A temperature check

Traffic Light

I’ve been beating the drum for why I think certainty-based assessment is a tool every teacher should use as an enhancement to testing. Today, I thought I’d try and come at this from another angle – rather than exploring these assessments as an alternative to tests, to consider them as an alternative to RAG (red-amber-green) rating and other ‘temperature-check’ exercises.

The popularity of RAG rating shows that teachers recognise the relevance of assessing pupil confidence with the taught material. It’s a quick and instant way of gauging where a class are at and knowing what needs more explanation or rehearsal. It also gets pupils reflecting on their learning.

But, for assessment purposes, RAG rating doesn’t give accurate data:

  • It is not linked to any actual performance so ‘Green’ could easily be masking serious misconceptions
  • There is nothing at stake so it is likely to be confounded by the general confidence of the respondent
  • It’s confounded by the Dunning-Kruger effect (or regression to the mean, if you don’t completely buy into the Dunning-Kruger effect)

The first problem is not as serious as it sounds. No teacher is likely to use RAG-rating in isolation. However, the evidence that will identify the problem – test data or classwork – is, too often, reviewed after the event.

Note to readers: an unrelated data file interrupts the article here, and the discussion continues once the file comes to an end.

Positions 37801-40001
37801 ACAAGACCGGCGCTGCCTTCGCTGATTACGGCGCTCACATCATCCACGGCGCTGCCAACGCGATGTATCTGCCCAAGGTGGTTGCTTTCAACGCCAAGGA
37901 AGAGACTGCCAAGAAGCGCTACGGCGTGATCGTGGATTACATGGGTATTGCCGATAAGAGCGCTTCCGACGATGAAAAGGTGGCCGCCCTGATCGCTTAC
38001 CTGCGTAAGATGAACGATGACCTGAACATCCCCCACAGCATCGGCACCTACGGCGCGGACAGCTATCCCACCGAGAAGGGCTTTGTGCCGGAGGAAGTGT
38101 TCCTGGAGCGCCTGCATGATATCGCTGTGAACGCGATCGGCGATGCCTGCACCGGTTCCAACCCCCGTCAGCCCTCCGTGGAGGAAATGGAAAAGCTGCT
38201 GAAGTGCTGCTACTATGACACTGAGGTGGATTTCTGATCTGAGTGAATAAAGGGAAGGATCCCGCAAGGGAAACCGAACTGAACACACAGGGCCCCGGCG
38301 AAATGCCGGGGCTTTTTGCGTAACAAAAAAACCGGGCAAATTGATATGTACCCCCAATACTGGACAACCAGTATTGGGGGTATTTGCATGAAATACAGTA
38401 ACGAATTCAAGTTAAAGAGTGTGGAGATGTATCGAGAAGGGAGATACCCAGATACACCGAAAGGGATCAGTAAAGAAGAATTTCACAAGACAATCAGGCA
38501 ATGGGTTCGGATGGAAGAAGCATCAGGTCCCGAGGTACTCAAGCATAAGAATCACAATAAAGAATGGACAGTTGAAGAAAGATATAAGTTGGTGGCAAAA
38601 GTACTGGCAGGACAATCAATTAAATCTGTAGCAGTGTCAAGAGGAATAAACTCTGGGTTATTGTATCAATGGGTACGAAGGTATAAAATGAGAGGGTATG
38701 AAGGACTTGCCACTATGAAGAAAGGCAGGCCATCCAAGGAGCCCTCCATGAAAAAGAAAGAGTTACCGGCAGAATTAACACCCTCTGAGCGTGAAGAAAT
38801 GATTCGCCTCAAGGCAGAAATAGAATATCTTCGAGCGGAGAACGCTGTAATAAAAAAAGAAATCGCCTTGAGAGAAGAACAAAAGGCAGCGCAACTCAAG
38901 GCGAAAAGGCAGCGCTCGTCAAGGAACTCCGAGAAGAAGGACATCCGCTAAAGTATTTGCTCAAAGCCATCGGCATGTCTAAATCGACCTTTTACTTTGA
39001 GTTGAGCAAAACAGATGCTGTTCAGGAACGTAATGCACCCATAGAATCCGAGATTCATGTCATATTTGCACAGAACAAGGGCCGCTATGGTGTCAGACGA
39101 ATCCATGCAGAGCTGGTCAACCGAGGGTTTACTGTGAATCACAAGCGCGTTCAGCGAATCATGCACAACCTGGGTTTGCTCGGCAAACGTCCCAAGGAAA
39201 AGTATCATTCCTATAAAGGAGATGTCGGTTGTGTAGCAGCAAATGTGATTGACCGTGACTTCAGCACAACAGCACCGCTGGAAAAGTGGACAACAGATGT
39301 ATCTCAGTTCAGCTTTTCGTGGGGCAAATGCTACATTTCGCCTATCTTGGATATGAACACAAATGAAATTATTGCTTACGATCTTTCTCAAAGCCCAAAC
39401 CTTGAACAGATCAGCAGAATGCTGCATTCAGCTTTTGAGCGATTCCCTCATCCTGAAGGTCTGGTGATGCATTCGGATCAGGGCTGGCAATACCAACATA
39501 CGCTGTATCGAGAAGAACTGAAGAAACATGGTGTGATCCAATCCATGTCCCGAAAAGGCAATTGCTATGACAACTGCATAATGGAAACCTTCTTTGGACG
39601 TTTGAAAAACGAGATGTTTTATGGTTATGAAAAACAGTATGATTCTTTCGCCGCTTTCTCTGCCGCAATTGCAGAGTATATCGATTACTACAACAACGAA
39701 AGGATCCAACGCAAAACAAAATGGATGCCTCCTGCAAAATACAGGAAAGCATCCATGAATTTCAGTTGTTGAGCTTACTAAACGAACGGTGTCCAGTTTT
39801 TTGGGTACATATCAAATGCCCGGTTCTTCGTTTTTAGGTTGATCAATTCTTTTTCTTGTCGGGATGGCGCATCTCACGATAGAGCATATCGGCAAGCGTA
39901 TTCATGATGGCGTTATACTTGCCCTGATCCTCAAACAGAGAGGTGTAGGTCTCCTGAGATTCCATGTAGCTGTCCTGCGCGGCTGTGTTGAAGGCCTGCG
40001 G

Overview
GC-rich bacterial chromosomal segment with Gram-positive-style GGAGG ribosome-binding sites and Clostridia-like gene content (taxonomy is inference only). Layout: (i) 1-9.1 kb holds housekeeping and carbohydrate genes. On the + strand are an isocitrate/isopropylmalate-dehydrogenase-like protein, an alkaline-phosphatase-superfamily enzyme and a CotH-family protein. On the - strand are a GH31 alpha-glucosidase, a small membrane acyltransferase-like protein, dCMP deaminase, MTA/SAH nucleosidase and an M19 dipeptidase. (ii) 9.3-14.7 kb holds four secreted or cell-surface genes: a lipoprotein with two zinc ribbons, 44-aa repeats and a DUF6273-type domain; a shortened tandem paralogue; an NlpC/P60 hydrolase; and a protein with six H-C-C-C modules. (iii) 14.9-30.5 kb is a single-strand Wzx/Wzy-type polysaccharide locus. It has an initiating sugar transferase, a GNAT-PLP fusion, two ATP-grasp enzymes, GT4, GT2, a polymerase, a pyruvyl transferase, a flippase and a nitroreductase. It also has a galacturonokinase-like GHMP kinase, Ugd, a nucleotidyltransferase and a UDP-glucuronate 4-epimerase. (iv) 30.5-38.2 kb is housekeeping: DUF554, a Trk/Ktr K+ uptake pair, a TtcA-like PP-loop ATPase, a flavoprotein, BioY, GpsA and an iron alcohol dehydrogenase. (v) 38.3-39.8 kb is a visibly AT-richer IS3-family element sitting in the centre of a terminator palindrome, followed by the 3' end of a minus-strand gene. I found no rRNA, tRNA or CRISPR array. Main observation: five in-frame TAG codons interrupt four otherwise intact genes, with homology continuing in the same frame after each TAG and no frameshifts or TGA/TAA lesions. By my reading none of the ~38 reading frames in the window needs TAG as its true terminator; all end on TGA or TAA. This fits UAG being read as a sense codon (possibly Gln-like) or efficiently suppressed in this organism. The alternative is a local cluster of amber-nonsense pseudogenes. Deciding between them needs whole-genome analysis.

The second might be statistically addressed by using relative/ranking scales. Although this seems rather contrived, I could see a teacher using this as a way to decide which topics to cover in revision sessions.

The final issue cannot be resolved without bringing in some element of challenge.

So, whilst I’m not against RAG rating, I do see it as an opportunity missed. If you are going to the trouble of gathering feedback from your class, why not get accurate feedback? Naturally, you know my solution. By pairing a confidence scale with a question you can

  • Differentiate between certainty and misconception
  • Motivate pupils to reflect on the depth of their understanding
  • Build a rich picture of the development happening in your classroom


Image credit: FreeImages.com/Leanne Rook


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